Her first work in quantum computing was her 2018 thesis dissertation titled A quantum-inspired classical algorithm for recommendation systems, supervised by Scott Aaronson, allowing her to complete two undergraduate degrees in computer science and in pure mathematics from the UT Austin. This work details a new algorithm that solves the recommendation problem; for example, how does Amazon or Netflix predict which books or movies a specific consumer will personally enjoy? A linear algebraic approach of the problem is the following: given m users, and n products, alongside incomplete data about which products the users prefer (organised in a binary tree data structure) where there are not too many ways the users can vary their preferences (called low-rank matrices), what are the products that a given user may want to buy? A common linear algebraic classical strategy to solve this problem is to reconstruct an approximation of the full preference matrix and use it to predict the next preferred product. Such a strategy uses at least a time polynomial in the matrix dimension. In 2016, Iordanis Kerenidis and Anupam Prakash, found an exponentially faster quantum algorithm; this algorithm uses the HHL algorithm to sample the product directly from an approximation of the preference matrix without reconstructing the matrix itself, thus avoiding the polynomial limit mentioned above. Tang's classical algorithm, inspired by the fast quantum algorithm of Kerenidis and Prakash, is able to perform the same calculations but on a normal computer without the need for quantum machine learning. Both approaches run in polylogarithmic time which means the total computation time scales with the logarithm of the problem variables such as the total number of products and users, except Tang utilises a classical replication of the quantum sampling techniques. Prior to Tang's results, it was widely assumed that no fast classical algorithm existed; Kerenidis and Prakash did not attempt to study the classical solution, and the task assigned to Tang by Aaronson was to prove its non existence. As he said, "that seemed to [him] like an important 't' to cross to complete this story". Before Tang's research was made public, she and Aaronson attended a quantum computing workshop at the University of California where Tang presented in front of an audience that included Kerenidis and Prakash on June 18 and 19 2018. After four hours of questioning, the consensus was that Tang's classical algorithm seemed correct. The recommendation problem was one of a handful of projects offered by Aaronson, which was chosen reluctantly by Tang: "I was hesitant because it seemed like a hard problem when I looked at it, but it was the easiest of the problems he gave me".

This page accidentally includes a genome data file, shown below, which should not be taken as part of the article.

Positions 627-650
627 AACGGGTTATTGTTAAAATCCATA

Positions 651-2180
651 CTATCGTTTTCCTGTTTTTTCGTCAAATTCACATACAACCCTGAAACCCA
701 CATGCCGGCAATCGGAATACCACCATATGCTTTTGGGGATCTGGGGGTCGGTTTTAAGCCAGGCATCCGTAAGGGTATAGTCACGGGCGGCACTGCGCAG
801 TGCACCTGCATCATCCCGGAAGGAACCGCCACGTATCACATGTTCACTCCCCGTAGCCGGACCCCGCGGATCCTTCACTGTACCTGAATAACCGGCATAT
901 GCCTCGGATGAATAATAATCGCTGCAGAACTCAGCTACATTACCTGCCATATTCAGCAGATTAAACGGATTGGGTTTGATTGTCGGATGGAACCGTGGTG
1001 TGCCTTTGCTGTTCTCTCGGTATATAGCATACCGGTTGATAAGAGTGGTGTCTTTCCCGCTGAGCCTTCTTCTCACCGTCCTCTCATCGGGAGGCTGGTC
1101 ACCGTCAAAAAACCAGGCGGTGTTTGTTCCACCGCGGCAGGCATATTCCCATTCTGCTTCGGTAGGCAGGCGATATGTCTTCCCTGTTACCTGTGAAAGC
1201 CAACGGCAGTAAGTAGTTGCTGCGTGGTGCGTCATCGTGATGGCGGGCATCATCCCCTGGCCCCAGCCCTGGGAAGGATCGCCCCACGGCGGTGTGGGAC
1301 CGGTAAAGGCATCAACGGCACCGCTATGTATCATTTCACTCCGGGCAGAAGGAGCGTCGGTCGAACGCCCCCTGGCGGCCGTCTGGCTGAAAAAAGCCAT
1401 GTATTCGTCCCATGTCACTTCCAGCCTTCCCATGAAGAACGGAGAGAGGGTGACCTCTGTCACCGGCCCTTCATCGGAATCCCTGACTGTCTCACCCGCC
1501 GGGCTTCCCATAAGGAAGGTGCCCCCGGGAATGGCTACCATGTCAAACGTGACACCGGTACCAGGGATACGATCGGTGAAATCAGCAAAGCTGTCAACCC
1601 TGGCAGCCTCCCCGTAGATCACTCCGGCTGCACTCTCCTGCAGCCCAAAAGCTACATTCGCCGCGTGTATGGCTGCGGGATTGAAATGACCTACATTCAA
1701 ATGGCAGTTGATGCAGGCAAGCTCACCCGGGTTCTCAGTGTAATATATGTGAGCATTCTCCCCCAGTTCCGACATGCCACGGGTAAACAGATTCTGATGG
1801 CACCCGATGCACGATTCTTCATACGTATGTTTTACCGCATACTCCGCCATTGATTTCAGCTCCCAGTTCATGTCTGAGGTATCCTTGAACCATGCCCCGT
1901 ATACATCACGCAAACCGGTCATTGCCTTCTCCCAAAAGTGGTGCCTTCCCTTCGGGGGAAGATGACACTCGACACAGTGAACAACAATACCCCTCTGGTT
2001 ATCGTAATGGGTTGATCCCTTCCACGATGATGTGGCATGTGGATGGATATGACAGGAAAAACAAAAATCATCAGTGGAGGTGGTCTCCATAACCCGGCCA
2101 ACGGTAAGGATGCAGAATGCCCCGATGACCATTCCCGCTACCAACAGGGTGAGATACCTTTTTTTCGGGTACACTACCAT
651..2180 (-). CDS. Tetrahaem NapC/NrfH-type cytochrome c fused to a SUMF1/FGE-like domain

In 2018 Tang was named as a University of Texas at Austin Dean's Honored Graduate in computer science, having maintained a 4.0 grade-point average.


Tang skipped the fourth, fifth, and sixth grades in order to enroll at the University of Texas at Austin at the age of 14. Tang's first experience of research involved working on in vivo imaging for biomedical research such as optical probes to view polarised macrophages during foreign body reactions, bacterial infection, fibrin deposition, and real-time detection of neutrophil responses. In 2014 Tang was awarded an Davidson Fellow Honorable Mention for her work on an optical imaging probe for real-time detection of infection. In 2017 she took a class on quantum information taught by Scott Aaronson, who would soon become her dissertation adviser. Aaronson recognised Tang as an "unusually talented student" and presented her with a range of research projects to choose from; among them was the recommendation problem.


Ewin Tang (born 2000) is a computer scientist at the University of Washington. She was named as one of 2019 Science Forbes 30 Under 30 for her work developing algorithms for classical computers to perform calculations that were previously deemed only possible with quantum computers, research that began under the supervision of Scott Aaronson when Tang was only a teenager.